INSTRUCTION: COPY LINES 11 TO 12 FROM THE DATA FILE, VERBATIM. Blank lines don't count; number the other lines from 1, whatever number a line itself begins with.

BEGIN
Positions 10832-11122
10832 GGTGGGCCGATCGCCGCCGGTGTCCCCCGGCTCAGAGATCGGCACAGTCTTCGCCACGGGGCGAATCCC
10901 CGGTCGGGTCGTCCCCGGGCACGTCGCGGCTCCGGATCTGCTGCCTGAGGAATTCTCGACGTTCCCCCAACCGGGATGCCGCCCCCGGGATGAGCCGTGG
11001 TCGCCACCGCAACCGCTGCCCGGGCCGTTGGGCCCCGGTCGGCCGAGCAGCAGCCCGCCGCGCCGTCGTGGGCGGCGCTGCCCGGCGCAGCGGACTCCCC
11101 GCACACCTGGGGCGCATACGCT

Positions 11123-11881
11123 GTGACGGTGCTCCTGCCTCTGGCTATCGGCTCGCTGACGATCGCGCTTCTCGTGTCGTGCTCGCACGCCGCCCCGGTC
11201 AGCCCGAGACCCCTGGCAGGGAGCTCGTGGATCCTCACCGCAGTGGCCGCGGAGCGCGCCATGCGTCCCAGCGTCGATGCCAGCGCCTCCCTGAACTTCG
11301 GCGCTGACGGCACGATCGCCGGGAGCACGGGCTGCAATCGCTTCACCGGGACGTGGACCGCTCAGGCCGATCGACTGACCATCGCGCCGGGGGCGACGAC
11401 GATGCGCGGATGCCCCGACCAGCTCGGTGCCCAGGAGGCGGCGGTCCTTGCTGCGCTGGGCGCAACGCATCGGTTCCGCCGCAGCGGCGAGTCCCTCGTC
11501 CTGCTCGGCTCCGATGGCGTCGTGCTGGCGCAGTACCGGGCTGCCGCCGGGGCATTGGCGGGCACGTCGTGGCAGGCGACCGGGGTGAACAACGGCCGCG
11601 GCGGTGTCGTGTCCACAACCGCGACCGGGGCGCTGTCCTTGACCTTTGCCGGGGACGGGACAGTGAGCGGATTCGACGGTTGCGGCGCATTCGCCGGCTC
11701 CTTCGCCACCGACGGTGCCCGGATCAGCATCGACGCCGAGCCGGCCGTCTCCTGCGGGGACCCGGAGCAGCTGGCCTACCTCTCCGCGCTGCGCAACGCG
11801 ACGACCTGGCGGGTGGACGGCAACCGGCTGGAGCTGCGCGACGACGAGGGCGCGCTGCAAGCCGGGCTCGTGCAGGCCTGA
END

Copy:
11501 CTGCTCGGCTCCGATGGCGTCGTGCTGGCGCAGTACCGGGCTGCCGCCGGGGCATTGGCGGGCACGTCGTGGCAGGCGACCGGGGTGAACAACGGCCGCG
11601 GCGGTGTCGTGTCCACAACCGCGACCGGGGCGCTGTCCTTGACCTTTGCCGGGGACGGGACAGTGAGCGGATTCGACGGTTGCGGCGCATTCGCCGGCTC